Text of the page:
How Carbonite broke out of the IPO deep-freezeAugust 11, 2011: 3:35 PM ET
The online data backup company's CEO David Friend talks about forging ahead with an IPO in a volatile market.
By Alex Konrad, contributor
FORTUNE -- Carbonite, the popular provider of online data backup services, jumped into a volatile market by opening trading today. It decided to forge ahead even after having to lower its proposed IPO by more than a quarter in size, as my Fortune colleague Dan Primack noted yesterday. The unlikely move seems to have paid off -- for now.
In what appears like an alternating day pattern of returns for the market this week, Carbonite's (CARB) stock stayed in the green this morning. It is now hovering around $12 for a return of about 20% off its list price of $10. The four most recent IPOs, meanwhile, were all trading at or below their original listing value: SandRidge Permian Trust (PER) was about even; American Capital Mortgage (MTGE) was less than a dollar below; C&J Energy Services (CJES) was about $3 under, and Horizon Pharma (HZNP) was also less than a dollar below its $9 listing.
This week had originally held the potential to be a milestone for IPOs since the recession began, as I wrote Monday. Standard & Poor's downgrade of U.S. debt took care of that prospect. And as late as six hours before the listing, CEO David Friend didn't know if Carbonite would have the buyers to go through today, according to comments he made on a media conference call this afternoon.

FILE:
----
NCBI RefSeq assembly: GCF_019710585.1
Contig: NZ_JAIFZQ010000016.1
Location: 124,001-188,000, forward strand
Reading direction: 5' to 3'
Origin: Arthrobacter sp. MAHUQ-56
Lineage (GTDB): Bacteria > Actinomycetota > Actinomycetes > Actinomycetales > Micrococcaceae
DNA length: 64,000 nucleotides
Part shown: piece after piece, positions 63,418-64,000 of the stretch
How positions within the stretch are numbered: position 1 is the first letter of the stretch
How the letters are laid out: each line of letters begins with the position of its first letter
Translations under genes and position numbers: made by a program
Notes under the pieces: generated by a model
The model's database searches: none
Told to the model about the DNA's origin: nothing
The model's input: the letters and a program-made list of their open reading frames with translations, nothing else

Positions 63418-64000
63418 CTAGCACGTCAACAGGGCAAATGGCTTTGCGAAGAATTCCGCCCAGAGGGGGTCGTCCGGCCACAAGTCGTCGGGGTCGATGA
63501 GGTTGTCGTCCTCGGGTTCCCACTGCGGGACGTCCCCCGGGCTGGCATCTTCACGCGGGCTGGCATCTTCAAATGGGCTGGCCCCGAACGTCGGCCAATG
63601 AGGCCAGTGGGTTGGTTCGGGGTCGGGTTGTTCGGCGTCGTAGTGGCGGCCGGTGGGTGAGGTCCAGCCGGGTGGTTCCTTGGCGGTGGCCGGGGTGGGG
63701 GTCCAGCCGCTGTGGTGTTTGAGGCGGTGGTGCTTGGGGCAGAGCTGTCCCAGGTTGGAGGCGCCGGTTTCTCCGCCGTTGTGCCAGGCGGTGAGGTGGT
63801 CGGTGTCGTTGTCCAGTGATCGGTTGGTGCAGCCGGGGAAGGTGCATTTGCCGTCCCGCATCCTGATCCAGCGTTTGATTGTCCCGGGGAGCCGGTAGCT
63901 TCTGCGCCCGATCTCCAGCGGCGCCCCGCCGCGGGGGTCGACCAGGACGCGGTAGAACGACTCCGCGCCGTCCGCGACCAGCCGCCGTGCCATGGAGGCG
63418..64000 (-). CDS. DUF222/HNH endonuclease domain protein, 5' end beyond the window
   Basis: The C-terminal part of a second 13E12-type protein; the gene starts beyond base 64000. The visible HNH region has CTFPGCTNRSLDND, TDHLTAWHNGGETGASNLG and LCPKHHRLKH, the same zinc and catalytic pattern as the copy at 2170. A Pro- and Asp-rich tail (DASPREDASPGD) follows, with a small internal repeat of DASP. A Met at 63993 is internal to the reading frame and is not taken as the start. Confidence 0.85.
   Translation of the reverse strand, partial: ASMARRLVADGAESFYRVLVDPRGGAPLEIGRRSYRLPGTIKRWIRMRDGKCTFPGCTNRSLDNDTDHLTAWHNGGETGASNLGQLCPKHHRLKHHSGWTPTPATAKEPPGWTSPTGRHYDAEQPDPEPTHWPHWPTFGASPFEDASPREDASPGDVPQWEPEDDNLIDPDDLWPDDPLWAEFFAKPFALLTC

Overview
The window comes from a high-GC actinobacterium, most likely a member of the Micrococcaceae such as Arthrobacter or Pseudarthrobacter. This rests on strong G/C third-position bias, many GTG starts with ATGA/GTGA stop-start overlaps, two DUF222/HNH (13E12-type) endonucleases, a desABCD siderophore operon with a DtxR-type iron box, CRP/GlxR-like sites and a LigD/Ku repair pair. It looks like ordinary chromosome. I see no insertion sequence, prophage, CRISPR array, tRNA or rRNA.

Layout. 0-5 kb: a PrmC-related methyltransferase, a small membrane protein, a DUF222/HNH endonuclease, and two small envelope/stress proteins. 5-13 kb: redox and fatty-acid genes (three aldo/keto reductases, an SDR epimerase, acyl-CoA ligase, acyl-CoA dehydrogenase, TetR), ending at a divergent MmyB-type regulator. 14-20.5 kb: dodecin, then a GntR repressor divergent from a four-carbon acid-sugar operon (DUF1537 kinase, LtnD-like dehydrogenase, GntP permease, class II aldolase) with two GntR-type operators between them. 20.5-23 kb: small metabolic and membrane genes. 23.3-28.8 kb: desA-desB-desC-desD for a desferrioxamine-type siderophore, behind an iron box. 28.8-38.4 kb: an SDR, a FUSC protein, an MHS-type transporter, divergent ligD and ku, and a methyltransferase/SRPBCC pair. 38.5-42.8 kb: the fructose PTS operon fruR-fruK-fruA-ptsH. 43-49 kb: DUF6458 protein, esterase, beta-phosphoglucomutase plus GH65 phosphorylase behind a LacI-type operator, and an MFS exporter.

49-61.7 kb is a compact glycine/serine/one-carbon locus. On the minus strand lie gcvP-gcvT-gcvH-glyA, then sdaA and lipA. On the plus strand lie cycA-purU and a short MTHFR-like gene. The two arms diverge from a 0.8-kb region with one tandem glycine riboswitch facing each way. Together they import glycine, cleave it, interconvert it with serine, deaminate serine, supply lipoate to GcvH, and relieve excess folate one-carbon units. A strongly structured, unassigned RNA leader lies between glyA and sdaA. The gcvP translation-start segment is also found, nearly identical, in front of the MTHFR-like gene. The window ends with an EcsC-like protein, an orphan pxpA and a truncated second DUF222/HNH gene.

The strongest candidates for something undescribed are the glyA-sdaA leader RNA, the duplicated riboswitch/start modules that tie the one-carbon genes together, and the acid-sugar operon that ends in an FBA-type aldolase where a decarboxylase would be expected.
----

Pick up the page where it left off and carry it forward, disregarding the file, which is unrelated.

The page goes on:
"When we started the road show, all hell broke loose," Friend said. "People who were sympathetic to our story were still sitting in our meetings staring at their Blackberries with grimaces on their faces." By lowering its offering price, the company took in less money than it had initially hoped -- a trend for all three of the IPO survivors of the last two weeks. (SandRidge Permian sold below its proposed price range. American Capital Mortgage, meanwhile, sold less than half the number of shares it had earlier planned.) Friend admitted that the company had considered a possible September IPO and the better returns it could offer.
So why not wait until the market settled down? Friend said that Carbonite viewed the market after Labor Day as potentially just as volatile. Sticking to a position focused on the long term, Friend said he only worries about where the stock sits a year or two from now, not how it will respond to this week's erratic market. The company, which already has over one million customers, wanted the cash from an IPO right away to bankroll "strategic acquisitions" that may lie ahead.
Considering its bumpy road show period and its narrow escape from the IPO demises all around, the tech company founded by two Star Wars fans might have had a bit of The Force with it today. But Carbonite will have to hope that in future weeks, it doesn't look back at a 20% return and wish it had lasted.